🌱 'Creating a world moved by mountains': 3 communities your favourite brands are working with, and 3 things you can learn from Mammut.
Featuring Early Majority, Columbia, Sapling Spirits, Wild and more...
This week we cover:
Quick Take: Connecting your customers with the great outdoors: How to drive social impact by partnering with thriving digital communities.
Brand Spotlight: Mammut: Creating a world moved by mountains.
In case you missed it: 🌱 Fashion's Financial Frontiers: How Early Majority's membership drove 24% of revenue in its first month, and 5 partners to scale your resale.
> Good News Last Week
🎯 Heura Foods, the plant-based protein company, have raised €40 million in Series B funding - the largest plant-based funding round of 2023. The funding comes with a collaboration with other plant based leader, Upfield, to accelerate the production of plant-based products internationally.
🎯 Hayman’s Gin announced that they are B Corp certified. Part of their application included their efforts to reduce their carbon production by 23% in 2023.
🎯 Sapling Spirits have launched their Climate Positive Vodka in Waitrose stores. For every bottle sold, a tree is planted with the information provided directly to the consumer via a unique code on the bottle.
🎯 Wild have launched their Love Heart case with Choose Love, the organisation which supports refugees and displaced people globally. Wild will donate £10,000 of the sales generated from the deodorant case to Choose Love.
🎯 Bolder Foods announced the production of their MycoVeg, an ingredient made from mycelium which can be used in non-dairy cheeses. The ingredient, produced using fermentation, aims to bridge the gap between dairy and plant-based cheeses by improving both the nutrition and texture of plant-based products. The aim is for MycoVeg to be used in products on shelves by 2025.
⭐️ Bond Pet Foods announced the creation of their fermentation-produced animal protein, which will be used in Hill’s Pet Nutrition products. Bond Pet Foods produced 2 metric tonnes of the animal protein which Hill’s will begin developing new products with.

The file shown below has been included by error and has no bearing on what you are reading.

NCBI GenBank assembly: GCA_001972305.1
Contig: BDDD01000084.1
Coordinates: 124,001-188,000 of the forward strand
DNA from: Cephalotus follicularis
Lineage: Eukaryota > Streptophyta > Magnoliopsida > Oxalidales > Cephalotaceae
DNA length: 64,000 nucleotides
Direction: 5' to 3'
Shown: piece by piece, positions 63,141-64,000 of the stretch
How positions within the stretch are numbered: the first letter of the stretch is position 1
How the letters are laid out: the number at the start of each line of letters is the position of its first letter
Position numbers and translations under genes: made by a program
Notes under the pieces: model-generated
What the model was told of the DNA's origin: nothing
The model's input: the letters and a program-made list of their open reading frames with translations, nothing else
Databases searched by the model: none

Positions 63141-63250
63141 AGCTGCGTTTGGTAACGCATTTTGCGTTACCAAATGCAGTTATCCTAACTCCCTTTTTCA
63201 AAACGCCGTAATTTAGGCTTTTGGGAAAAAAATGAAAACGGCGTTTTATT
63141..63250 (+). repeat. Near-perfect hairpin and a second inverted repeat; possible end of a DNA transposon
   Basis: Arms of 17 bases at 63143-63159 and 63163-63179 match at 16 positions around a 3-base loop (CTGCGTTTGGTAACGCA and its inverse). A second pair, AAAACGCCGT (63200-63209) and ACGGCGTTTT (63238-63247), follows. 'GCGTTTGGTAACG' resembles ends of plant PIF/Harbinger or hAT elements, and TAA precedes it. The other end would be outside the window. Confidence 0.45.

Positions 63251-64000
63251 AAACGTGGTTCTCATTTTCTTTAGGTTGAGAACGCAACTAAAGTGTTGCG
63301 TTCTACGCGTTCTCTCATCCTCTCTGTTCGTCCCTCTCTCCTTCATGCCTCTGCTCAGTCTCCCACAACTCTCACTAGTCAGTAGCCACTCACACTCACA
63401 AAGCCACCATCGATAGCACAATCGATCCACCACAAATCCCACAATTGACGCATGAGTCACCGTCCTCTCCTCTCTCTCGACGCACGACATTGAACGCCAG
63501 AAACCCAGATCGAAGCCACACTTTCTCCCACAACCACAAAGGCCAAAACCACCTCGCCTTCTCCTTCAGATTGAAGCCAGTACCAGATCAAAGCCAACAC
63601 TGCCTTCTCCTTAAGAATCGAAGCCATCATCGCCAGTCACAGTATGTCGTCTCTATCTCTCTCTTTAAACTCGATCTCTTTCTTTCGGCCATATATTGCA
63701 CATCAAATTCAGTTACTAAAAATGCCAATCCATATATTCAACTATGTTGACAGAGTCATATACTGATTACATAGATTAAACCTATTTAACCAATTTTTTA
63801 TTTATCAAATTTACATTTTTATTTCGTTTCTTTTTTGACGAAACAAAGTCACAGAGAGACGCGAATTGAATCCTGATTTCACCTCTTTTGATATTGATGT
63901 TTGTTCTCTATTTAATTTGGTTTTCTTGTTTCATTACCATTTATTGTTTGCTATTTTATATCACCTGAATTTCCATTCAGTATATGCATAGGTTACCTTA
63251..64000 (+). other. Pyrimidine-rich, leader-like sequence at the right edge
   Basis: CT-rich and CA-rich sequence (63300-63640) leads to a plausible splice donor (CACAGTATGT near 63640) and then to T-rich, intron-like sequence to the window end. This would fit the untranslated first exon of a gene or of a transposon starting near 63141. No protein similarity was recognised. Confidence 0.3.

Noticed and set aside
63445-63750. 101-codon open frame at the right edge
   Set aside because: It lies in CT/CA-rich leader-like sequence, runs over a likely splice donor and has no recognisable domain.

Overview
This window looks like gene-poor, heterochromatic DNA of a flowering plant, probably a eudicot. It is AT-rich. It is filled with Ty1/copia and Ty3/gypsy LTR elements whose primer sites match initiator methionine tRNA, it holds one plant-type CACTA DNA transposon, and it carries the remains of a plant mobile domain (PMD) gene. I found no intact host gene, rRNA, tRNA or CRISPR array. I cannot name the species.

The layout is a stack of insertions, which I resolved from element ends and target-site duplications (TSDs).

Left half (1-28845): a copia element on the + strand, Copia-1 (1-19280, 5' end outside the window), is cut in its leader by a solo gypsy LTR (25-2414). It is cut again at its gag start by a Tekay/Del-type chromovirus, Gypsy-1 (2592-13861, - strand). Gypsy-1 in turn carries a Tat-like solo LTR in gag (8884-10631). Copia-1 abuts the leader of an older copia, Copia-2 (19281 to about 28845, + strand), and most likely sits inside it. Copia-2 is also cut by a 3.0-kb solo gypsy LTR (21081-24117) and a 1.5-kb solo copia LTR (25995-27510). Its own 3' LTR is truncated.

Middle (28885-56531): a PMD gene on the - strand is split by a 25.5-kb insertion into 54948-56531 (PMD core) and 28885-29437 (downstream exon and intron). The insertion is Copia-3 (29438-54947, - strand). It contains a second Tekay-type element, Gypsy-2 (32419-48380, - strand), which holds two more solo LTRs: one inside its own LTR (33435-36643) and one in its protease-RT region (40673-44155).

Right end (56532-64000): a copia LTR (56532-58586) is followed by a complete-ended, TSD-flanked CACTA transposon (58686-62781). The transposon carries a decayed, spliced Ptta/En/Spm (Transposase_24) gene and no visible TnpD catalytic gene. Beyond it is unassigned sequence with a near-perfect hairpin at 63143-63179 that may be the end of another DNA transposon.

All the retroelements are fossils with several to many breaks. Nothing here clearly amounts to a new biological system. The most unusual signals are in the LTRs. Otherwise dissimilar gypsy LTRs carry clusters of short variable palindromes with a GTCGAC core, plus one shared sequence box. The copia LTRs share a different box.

⭐️ Kraft Heinz announced their plans to build a green-powered hydrogen plant at their Wigan baked bean factory, ready for launch in 2026. The goal is for the plant to supplement half of the factory’s current energy expenditure - saving 16 000 tonnes of carbon emissions per year.
> Quick Take
Connecting your customers with the great outdoors: How to drive social impact by partnering with thriving digital communities.
For a brand with impact at its heart, building a strong brand community is one of the most effective strategies to bring that mission to life. This week, we’re highlighting some of the thriving outdoor communities that brands are partnering with today, and how SME’s and start-ups can build communities of their own.
Forbes noted that to be impactful, brand communities should go beyond selling and instead provide value for members. Following the pandemic, more people are craving offline connections, united by similar values and interests (and a love for their favourite brands). Shoppers are increasingly interested in how sustainable brands are and how they foster connection. Small businesses, therefore, are well placed to build and access digital communities that can bring their brand and social impact visions to life.
The digital communities getting more people outdoors:
The outdoor apparel industry, in particular, has excelled in bringing their brands to life by engaging with brand communities.
Outdoor groups like Athene Club, Gorp Girls and Cmnground, that aim to increase accessibility to the outdoors, have grown significantly since the pandemic, bringing inner-city outdoor lovers into nature. They’ve partnered with brands like Timberland, Nike and Columbia, which has brought tactical gear to their target audience in outdoor settings. Let’s take a closer look…
Athene Club, with over 7k followers on Instagram and their 500-strong group chat, is an all-girls outdoor community focused on nature accessibility. Founded by fashion photographers Zaineb and Olivia, their aesthetic image has likely played a large part in their success. Athene offers outdoor brands an organic opportunity to connect to their audiences with their unique visual style.
Gorp Girls, playing on the ‘Gorp Core’ aesthetic coined in 2017, has also seen great US and UK success. This thriving community represents a part of “The New Outdoors”, a safe space for people of all identities and backgrounds to enjoy nature. GorpGirls founder, Hannah de Silva, suggests that people are now a lot more conscious about what they buy – whether it’s finding vintage/second-hand clothes or focusing on sportswear function and longevity.